Posts Tagged Throne of the Crescent Moon

Hypothetical Hugo Ballot, Pt2

Last time out I looked at the dramatic presentation categories. Now that I’ve finished the last of the five novel nominees, I’m ready with the ballot that I would submit. If I could. Which I can’t. Let’s get right to it, then commentary:

  1. BlackoutBlackout
  2. Redshirts
  3. 2312
  4. Throne of the Crescent Moon
  5. Captain Vorpatril’s Alliance

First there’s a clear division on the ballot between my top two picks and my bottom three picks. Blackout and Redshirts were the two books of the five that I had a difficult time putting down. Redshirts I tore through in three nights, Blackout I read the last 120 pages in a single night. If there’s a better reason of dividing a ballot into halves, I can’t think of it.

Ultimately I went with Blackout for two reasons. One, on its own I felt it was a more compelling and entertaining novel than Redshirts. Two, I feel the entire Newsflesh trilogy deserves some recognition beyond just nominations. While only the last part is being considered this year, I feel it’s appropriate with a self-contained trilogy to consider the work as a whole when deciding whether or not to honor the third part. It’s why Lord of the Rings swept up so many Oscars with Return of the King. Newsflesh did so many things well it’s hard to know where to start. Especially harder since many of the things it did so well are rather massive spoilers to the entire series.

Redshirts ends up second because it was the other book I loved, I just didn’t love it as much as Blackout.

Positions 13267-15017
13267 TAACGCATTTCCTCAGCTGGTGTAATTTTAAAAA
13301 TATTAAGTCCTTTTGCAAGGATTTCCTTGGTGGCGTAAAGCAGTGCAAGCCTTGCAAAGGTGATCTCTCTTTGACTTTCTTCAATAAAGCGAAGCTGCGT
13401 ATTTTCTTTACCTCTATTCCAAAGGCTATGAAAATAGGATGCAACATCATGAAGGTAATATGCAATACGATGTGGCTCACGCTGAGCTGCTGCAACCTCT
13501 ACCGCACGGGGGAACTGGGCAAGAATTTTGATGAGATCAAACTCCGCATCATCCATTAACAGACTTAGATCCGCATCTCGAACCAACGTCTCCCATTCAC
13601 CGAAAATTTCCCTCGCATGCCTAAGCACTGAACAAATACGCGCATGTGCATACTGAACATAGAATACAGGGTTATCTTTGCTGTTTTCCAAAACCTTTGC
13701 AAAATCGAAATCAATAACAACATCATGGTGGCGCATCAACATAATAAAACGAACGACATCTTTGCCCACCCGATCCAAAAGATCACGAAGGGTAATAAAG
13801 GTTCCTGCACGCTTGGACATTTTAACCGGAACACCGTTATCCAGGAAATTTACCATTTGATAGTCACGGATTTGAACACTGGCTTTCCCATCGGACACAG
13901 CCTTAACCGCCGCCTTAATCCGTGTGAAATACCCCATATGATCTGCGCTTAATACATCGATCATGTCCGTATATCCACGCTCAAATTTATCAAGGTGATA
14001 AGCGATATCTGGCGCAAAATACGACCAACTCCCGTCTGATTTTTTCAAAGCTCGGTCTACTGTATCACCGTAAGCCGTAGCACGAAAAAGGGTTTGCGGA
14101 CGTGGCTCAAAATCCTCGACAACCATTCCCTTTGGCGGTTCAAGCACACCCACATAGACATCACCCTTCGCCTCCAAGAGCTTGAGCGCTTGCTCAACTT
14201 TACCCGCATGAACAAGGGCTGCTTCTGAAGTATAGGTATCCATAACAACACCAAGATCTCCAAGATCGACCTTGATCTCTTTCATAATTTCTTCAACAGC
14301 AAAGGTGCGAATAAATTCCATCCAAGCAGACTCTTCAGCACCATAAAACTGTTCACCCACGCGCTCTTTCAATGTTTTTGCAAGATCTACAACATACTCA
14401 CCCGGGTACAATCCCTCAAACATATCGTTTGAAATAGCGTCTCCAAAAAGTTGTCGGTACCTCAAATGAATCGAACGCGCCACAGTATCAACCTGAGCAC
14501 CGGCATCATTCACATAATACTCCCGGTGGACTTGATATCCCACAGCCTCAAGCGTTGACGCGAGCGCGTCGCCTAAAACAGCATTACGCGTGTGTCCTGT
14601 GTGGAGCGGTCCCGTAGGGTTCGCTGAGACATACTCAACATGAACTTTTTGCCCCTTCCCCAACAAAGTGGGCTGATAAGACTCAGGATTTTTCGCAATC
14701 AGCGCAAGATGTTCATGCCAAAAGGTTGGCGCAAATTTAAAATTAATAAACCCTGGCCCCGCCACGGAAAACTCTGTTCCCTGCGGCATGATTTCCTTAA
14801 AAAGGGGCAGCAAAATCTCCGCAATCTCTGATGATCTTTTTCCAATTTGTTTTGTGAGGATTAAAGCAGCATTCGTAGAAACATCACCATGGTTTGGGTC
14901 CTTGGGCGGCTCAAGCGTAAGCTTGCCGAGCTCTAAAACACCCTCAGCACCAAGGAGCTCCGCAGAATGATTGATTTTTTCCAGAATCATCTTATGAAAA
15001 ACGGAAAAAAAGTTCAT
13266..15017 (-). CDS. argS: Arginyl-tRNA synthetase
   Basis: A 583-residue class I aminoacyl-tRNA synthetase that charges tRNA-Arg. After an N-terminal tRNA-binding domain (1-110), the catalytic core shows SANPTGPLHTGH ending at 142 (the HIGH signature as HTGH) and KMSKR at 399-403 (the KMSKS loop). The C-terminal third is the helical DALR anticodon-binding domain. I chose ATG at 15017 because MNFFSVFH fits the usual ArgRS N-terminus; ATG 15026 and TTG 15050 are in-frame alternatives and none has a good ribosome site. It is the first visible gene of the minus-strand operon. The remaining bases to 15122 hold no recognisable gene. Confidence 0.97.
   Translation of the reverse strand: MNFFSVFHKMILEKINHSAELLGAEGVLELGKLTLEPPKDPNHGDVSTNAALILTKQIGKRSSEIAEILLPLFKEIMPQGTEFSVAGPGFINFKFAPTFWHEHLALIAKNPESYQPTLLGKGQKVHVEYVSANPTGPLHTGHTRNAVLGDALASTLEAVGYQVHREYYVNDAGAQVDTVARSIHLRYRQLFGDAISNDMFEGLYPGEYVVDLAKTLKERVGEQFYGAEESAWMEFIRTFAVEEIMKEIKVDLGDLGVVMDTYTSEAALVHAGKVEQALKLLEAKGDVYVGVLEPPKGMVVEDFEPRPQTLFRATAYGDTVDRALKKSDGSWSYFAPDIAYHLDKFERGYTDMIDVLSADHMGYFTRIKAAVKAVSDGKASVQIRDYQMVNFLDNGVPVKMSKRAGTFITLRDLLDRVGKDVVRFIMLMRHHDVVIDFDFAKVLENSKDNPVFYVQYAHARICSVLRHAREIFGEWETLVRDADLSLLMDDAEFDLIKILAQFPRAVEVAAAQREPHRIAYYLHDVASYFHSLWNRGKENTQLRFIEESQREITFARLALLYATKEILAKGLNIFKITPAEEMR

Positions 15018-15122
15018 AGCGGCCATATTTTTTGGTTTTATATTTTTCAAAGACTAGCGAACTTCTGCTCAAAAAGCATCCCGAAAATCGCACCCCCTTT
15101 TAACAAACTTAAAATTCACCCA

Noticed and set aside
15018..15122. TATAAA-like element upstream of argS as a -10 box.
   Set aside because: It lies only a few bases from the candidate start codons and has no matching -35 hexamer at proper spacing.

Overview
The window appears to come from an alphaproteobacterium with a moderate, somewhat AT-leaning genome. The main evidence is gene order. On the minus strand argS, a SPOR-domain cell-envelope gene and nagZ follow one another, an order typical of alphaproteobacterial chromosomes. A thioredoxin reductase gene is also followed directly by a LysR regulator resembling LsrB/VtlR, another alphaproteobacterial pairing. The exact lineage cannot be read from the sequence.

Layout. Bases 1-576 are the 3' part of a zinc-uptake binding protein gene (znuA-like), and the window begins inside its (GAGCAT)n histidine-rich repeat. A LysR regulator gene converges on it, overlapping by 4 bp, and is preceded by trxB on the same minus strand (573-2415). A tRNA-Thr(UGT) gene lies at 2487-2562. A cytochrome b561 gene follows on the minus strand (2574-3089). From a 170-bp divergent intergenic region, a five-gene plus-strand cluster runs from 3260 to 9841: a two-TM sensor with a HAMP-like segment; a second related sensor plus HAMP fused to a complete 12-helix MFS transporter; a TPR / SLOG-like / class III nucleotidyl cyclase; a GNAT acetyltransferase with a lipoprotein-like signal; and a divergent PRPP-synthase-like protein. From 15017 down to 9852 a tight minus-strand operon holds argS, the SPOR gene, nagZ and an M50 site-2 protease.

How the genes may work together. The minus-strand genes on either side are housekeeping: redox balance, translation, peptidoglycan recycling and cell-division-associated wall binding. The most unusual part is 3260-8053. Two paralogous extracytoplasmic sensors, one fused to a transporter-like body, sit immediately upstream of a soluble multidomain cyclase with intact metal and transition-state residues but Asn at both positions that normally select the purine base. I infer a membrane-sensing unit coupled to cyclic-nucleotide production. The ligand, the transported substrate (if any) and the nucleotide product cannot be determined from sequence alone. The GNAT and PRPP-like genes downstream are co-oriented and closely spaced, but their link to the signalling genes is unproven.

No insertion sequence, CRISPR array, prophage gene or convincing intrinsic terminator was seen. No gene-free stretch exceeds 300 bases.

In the lower half of the ballot, I didn’t include a No Award vote. Though I almost did. To be blunt, I’m not sure Captain Vorpatril would have been nominated standing on its own, not part of a long running series from a well respected author. At no point did I dislike the read, but it wasn’t as strong as the other four nominees.

In between Redshirts and Vorpatril is my bias for science fiction over fantasy shining through. It’s my hypothetical ballot, it gets subjected to my biases.

I’d be curious about how anyone else would vote (or, if you’re so bold as to go on record, did vote). Drop me a comment if you’ve read all five. Agree with me completely. Tell me what an idiot I am. I’m interested to see how others would rank this year’s field. And remember that the awards will be presented on September 1, and they’ve promised the stream won’t be killed by a copyright claim this year.

, , , , ,


Throne of the Crescent Moon

I’ve been putting this review off. But now we’re at the end of the month, we’re about to roll over to the next books in the Great Hugo Read, so my putting off time has run out. Which I find off-putting. See, I’m still delaying by adding little puns to this introduction.

Let’s start by saying I liked Throne of the Crescent Moon. I can fully understand it’s popularity, I can even understand why it’s up for the Hugo. However, I had two obstacles when reading the book, one which had to do with the book and one which had to do with me.

First, the book. In many ways this felt like the first part of a planned series. Books one of planned series always leave me a little cold at the end, because even as the story is self-contained, there’s a certain unsatisfying lack of actual conclusion, threads are left hanging. The main villain of the work is defeated, but much like Darth Maul, it’s clear he’s not actually the villain of the story. He’s just the villain of the first third, meant to bring all the characters together, give them someone or something to fight, and help introduce the actual drama that will cover the rest of the series. Crescent Moon is a complete story. It has a beginning, it has a middle, and it has an end. But that ending serves as only the first act break of the longer story.

I suppose it’s a compliment to the book that I got to the end and wondered what comes next. I do want to come back to the series. From that angle the book is a success. From that angle the bit of cliffhanger at the end is a success. This is probably just me being petulant, but that’s my prerogative as a reader.